April 22, 2022
The mobility industry is on the cusp of enormous change, from connectivity and electrification to the rise of autonomous vehicles (AVs). Whether it’s considering electric vehicles (EVs) or passenger buses, complex engineering challenges persist with physics, fluids, and thermal management all dependent on each other. Ansys’ comprehensive software solutions and resources can develop and deliver simulation at scale for the full product cycle. These solutions accelerate innovation and trends to help facilitate the effort the engineering community is facing with shrinking development processes. Enhancing digital capabilities through simulation increases business agility, accelerating progress in fast-moving markets to deliver more innovative solutions.
On April 5 2022, Ansys examined these topics at our hybrid panel event, which was held in partnership with Financial Times and hosted by our Innovation Partner Oracle Red Bull Racing at their Technology Campus in Milton Keynes, UK. Moderated by Peter Campbell, Global Motor Industry correspondent at the Financial Times, several industry experts explored the transformation of EV and AV engineering processes to meet growing demand.
As we strive to comply with global legislative pressures around internal combustion engine (ICE) vehicles and reaching sustainability targets, solutions that assist engineers and shorten lead and development times will be vital to success. Traditional testing approaches will simply not work with shortening production cycles and rates of adoption of EVs and autonomous vehicles, which are being developed faster than standard practices. Learning from other industries and sectors that are further along in their electrification can be hugely beneficial, such as the bus sector, where valuable lessons exist on how they have aided rapid innovation and cost-saving strategies. How will vehicles be developed and engineered in the next 5 to ten years?
“Trying to anticipate and reduce the amount of physical prototyping to the minimum — it is not just a question of budget for prototypes, but also the general feasibility, especially with EVs and AVs,” Bianchi says. “We can predict the way these products will behave in all different conditions, and virtual representations of products using simulation is key.”
Ansys offers a range of simulation solutions, including the ability to create simulation-based digital twins that can provide greater visibility over all engineering processes. This allows the mobility industry to match cycle times to the pace of technology.
As the world shifts towards EVs and computing power increases, how can vehicles be brought to market quicker and be more up to date? It is a question on the top of many organizations’ agendas as we accelerate towards greater digital transformation efforts and demands across every industry to be data driven. Audience members were polled on several topics, with one question being “How we can look at expanding battery operating life?” In this instance, “smart” power management with artificial intelligence (AI) on the edge received just under half the vote as the key determining factor (48%), with use of digital twins for predictive maintenance (29%) and bespoke car charging with artificial power stations (24%) also being top priorities. Software-defined cars are leading the way, and as data-driven engineering and the connected car becomes more complex, simulation can unpack this complexity. Optimizing design and testing data after digital versions of products are created is vital for accelerating innovation efforts. By using methods such as machine learning, systems can learn from data patterns and make decisions with minimal human intervention, gaining momentum in a fast-moving sector.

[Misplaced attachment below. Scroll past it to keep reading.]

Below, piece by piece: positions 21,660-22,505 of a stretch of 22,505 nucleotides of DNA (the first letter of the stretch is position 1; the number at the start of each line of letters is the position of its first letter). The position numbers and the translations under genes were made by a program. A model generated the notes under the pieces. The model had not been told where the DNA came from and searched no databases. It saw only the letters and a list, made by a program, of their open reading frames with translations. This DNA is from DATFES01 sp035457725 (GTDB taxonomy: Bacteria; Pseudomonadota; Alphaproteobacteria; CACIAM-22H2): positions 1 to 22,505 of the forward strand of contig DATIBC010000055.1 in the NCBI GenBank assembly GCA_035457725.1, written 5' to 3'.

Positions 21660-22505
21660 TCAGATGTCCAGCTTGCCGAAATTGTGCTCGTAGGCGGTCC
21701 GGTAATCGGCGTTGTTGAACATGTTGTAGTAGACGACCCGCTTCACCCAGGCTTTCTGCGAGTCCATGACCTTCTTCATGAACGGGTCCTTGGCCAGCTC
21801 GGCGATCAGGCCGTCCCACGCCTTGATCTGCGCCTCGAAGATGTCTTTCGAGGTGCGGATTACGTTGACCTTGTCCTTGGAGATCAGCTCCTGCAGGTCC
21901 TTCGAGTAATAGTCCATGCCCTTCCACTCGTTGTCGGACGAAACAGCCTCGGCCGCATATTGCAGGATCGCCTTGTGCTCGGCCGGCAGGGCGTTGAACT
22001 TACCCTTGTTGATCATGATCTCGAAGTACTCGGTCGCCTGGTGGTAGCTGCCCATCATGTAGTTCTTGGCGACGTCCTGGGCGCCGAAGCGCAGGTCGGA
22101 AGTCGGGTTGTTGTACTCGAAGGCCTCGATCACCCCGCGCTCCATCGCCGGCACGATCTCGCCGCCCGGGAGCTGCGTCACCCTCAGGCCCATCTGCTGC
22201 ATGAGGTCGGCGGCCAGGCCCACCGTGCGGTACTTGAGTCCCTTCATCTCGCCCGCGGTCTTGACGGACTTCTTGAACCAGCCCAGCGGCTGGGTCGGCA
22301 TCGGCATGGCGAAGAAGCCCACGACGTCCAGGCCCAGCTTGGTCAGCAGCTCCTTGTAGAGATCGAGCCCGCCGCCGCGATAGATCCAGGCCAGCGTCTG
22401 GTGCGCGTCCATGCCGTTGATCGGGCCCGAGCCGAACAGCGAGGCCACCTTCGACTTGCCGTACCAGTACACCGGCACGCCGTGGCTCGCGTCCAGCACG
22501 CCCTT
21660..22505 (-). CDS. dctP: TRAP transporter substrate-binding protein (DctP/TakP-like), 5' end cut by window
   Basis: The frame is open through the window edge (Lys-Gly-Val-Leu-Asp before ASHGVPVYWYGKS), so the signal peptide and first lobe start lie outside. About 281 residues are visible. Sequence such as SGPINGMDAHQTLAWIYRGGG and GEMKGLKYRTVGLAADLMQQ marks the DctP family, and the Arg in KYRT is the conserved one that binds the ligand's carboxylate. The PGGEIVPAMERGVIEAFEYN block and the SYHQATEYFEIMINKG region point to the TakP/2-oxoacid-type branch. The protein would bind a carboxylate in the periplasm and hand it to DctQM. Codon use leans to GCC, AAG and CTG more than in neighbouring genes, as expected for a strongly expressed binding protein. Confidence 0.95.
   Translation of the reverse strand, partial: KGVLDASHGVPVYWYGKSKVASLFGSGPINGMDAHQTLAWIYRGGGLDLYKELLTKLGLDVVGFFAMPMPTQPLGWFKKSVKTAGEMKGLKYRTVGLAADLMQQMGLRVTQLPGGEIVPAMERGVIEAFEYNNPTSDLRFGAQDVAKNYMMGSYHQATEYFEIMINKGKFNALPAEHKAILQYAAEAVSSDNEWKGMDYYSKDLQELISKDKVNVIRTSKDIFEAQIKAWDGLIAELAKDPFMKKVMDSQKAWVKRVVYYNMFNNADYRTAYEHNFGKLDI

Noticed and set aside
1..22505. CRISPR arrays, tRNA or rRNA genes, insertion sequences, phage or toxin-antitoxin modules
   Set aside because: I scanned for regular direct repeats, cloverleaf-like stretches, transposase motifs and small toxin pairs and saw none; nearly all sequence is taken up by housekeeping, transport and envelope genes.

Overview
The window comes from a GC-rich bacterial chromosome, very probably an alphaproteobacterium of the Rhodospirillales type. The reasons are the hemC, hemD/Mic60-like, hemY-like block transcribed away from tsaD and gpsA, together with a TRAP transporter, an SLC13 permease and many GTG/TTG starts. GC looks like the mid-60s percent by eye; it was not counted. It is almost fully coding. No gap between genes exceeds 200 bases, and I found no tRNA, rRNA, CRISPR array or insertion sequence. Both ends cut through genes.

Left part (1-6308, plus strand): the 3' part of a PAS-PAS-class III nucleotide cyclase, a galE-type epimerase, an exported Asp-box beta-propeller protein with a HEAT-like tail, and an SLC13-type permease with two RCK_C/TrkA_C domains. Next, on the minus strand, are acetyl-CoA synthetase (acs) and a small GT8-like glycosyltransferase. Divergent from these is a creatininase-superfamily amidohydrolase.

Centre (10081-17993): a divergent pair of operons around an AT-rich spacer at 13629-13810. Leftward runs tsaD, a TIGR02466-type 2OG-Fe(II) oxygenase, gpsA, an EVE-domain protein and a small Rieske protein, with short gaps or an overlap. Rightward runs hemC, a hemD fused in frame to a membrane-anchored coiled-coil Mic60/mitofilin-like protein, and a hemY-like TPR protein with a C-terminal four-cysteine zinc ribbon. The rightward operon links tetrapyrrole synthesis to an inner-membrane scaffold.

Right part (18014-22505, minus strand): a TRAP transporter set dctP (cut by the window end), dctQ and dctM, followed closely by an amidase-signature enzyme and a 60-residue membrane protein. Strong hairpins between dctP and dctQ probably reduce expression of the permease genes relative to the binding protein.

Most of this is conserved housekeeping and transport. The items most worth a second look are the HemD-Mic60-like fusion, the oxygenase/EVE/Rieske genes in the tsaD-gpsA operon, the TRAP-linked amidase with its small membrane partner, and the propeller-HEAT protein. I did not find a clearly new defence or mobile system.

From material choices and electrification to the proposed recyclability of batteries, companies are increasingly pursuing engineering programs for sustainable product development. Bianchi discussed this during the session.
“Material intelligence is about fatigue, performance, and now a key element is sustainability,” Bianchi says. “How can a material be recycled, and not only that — how is it produced? From Formula 1 cars to road cars, the weight of batteries and units is a huge factor. Actors in the supply chain can use simulation to broaden their design space.”
Our poll found 73% of respondents placing electrification and alternate fuel as a key program their company is pursuing. Given these results, demand is certainly there. Manufacturers, suppliers, and partners must continuously innovate and improve solutions as new models get updated, as well as develop standards for simulation loops. Optimizing data from simulations and digital twins can engage these capabilities with greater accuracy and speed.
A changing landscape requires a lasting shift for automakers to think outside the box and create solutions to strive towards an innovative future on the roads.
Interested in learning more? Click here to view a recording of the panel event, now available on demand until May 5.
Next on the watchlist? Bianchi and Campbell will be discussing the importance of virtual prototyping in “Winning the Race to Net Zero with Virtual Prototyping” at Future of the Car 2022, a London-based hybrid event taking place in May. To register, click here.
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